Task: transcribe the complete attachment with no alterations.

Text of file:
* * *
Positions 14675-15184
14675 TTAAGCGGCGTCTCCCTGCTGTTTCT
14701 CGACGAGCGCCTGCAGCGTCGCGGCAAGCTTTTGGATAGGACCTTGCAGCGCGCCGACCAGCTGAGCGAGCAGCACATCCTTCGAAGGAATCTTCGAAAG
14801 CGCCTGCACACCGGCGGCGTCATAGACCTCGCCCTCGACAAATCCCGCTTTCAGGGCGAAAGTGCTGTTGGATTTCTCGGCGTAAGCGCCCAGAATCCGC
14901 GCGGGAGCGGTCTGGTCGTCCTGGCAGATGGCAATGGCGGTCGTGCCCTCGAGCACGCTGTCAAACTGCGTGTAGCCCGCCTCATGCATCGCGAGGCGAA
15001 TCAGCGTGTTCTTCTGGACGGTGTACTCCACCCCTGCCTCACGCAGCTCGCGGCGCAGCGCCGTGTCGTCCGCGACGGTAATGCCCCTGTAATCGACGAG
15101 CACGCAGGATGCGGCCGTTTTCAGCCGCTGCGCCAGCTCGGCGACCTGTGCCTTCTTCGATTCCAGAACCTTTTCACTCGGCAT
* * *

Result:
Positions 14675-15184
14675 TTAAGCGGCGTCTCCCTGCTGTTTCT
14701 CGACGAGCGCCTGCAGCGTCGCGGCAAGCTTTTGGATAGGACCTTGCAGCGCGCCGACCAGCTGAGCGAGCAGCACATCCTTCGAAGGAATCTTCGAAAG
14801 CGCCTGCACACCGGCGGCGTCATAGACCTCGCCCTCGACAAATCCCGCTTTCAGGGCGAAAGTGCTGTTGGATTTCTCGGCGTAAGCGCCCAGAATCCGC
14901 GCGGGAGCGGTCTGGTCGTCCTGGCAGATGGCAATGGCGGTCGTGCCCTCGAGCACGCTGTCAAACTGCGTGTAGCCCGCCTCATGCATCGCGAGGCGAA
15001 TCAGCGTGTTCTTCTGGACGGTGTACTCCACCCCTGCCTCACGCAGCTCGCGGCGCAGCGCCGTGTCGTCCGCGACGGTAATGCCCCTGTAATCGACGAG
15101 CACGCAGGATGCGGCCGTTTTCAGCCGCTGCGCCAGCTCGGCGACCTGTGCCTTCTTCGATTCCAGAACCTTTTCACTCGGCAT